2. Stash your cash. This point had the unique effect of being both too literal and too vague. Suze never explained if by “stash your cash” she meant to literally stash it–like put it in my mattress, or if keeping it in my (hopefully not going to fail) bank is OK. Among the other things mentioned on this topic was Suze’s revolutionary “new advice” on handling credit card debt (only make minimum payments) so you can bank a larger emergency fund. Hmm. Where have I heard that before? Oh yeah, Dave Ramsey. Huh.

  3. Make the Stimulus Package Work For You. This part was more useful than most of the rest of the show, as Suze explained the benefits available for COBRA reimbursements, tax credits for homebuyers, and tax credit for buyers of new cars. None of the information was new, but putting it on Oprah ensures that more people will take advantage of it. So I liked this section.

  4. Make your home affordable. Here, Suze goes over the loan modification programs offered for Fannie Mae and Freddie Mac mortgage holders. This is not earth shaking news, but I suppose it’s good to get the word out for those few people who might be able to avoid foreclosure through these programs and have been living under a rock for the last four months.

  5. Look at What You Have, Not What You Had Of all the recycled and appropriated advice on the show, I have to say this was my favorite section by far. During this section, Suze admonished us for not wanting what we have and focusing on what we have lost in the stock market crash. OK fine, a little trite but OK. I’ll accept Suze telling me, poster child for agnosticism, to “have faith” that “God does things for a reason,” even if it all feels a little contrived. But the best part was when they featured a little video segment on a pastor and his wife who had lived beneath their means for years, and lost so much in the stock market crash that they now fear that they will outlive their savings. Instead of giving valuable advice to the next generation–like, say, you shouldn’t have more than like 5% of your assets in the market if you’re in retirement or very close to it, for example–Suze busts out with the “God doesn’t give us anything we cannot handle,” crap *to a pastor* who has *not been living above his means* and enumerates his “mistakes” in not having faith. RICH. Even the poor pastor was like, “Uh, yeah, my faith is fine, I’m more worried about outliving my savings . . .” If it had been me, I would have said, “you smug dumbass” to the end of that sentence.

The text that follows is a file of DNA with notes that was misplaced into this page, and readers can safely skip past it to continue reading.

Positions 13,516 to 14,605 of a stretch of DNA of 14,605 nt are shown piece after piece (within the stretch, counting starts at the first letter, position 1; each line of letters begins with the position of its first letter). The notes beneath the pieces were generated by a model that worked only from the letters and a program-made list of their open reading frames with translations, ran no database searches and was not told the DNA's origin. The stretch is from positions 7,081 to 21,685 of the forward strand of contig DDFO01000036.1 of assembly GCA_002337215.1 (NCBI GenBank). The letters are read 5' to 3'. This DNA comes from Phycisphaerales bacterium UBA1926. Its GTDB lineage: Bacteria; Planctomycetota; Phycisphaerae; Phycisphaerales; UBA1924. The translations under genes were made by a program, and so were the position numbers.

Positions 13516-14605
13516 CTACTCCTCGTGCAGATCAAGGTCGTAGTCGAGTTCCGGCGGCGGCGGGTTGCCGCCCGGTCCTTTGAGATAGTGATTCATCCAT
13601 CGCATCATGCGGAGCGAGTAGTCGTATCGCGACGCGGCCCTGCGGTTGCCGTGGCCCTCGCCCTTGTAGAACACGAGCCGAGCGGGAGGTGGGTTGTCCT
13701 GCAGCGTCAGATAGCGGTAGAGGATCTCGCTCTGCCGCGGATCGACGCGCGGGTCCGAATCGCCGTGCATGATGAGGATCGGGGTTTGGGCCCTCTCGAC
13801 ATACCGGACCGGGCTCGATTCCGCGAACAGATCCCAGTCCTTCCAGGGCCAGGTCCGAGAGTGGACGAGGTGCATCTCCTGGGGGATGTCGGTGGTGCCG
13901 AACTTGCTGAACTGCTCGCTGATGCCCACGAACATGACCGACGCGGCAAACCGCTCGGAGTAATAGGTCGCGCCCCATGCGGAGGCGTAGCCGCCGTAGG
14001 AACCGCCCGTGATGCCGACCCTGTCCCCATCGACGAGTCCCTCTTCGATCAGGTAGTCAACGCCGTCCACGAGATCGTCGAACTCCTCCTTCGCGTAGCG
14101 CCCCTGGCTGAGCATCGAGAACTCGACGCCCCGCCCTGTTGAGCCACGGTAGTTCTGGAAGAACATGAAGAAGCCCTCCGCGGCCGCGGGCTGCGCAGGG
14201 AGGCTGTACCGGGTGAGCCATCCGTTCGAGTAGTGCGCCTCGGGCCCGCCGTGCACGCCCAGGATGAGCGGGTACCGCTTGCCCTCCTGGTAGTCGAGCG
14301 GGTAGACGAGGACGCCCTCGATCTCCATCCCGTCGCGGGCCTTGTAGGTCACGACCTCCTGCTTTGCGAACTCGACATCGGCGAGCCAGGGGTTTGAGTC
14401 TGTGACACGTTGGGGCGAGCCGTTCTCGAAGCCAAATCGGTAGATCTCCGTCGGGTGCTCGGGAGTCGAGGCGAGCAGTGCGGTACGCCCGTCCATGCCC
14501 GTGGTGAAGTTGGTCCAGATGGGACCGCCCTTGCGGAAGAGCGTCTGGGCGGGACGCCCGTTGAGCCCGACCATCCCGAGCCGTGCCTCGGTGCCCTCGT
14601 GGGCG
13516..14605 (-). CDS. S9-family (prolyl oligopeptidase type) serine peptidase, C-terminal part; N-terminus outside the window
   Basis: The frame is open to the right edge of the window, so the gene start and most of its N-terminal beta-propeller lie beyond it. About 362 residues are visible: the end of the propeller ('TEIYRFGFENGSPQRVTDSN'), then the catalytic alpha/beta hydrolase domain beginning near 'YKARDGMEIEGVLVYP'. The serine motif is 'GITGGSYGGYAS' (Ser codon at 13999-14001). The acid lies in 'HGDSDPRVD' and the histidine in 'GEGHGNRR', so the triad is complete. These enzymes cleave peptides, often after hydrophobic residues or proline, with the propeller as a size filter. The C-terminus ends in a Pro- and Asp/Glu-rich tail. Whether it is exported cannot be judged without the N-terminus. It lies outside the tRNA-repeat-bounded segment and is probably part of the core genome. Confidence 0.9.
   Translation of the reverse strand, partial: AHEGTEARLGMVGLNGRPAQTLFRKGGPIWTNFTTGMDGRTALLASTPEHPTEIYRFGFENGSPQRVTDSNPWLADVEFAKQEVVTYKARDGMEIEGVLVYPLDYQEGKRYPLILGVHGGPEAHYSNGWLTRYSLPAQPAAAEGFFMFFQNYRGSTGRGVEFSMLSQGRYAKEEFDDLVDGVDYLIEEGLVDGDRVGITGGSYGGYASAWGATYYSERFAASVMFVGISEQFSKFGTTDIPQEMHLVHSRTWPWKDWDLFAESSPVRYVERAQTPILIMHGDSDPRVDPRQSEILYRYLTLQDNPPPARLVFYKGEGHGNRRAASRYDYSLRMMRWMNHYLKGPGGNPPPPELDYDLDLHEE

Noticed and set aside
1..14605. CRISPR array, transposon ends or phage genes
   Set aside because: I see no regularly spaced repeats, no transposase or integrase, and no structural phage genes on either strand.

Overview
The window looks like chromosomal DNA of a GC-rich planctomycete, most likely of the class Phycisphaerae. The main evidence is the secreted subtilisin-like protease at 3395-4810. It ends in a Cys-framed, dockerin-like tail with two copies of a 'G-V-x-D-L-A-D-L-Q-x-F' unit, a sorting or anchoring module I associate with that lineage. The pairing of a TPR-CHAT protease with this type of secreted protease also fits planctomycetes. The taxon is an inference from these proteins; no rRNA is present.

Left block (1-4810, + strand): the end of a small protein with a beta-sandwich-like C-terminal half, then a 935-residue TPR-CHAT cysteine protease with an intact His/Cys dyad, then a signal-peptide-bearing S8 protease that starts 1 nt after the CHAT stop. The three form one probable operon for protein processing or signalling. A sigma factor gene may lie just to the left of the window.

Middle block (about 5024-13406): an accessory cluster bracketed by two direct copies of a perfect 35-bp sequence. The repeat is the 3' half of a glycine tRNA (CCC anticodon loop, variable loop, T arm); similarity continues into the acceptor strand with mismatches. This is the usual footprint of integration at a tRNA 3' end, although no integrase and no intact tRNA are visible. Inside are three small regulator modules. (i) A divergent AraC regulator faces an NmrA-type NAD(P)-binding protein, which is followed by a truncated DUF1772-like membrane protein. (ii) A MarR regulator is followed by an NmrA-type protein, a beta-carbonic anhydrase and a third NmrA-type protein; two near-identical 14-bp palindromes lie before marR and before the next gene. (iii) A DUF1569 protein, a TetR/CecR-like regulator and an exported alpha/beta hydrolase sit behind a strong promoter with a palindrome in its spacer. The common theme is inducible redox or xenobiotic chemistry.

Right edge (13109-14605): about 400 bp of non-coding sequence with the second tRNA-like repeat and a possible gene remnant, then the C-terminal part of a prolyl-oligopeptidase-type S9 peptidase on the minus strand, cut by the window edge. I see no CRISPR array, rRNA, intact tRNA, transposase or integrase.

To be perfectly honest, I think I would like Suze Orman better if she didn’t make these crazy overarching claims for herself, like when she appears on the cover of Time saying, “I told you so” about the financial meltdown. Oh really? Nobody else realized that living on credit cards was a bad plan, Suze? Nobody else predicted that housing prices were inflated beyond any kind of market supportability? That was all you, huh? I just don’t like smug attitude.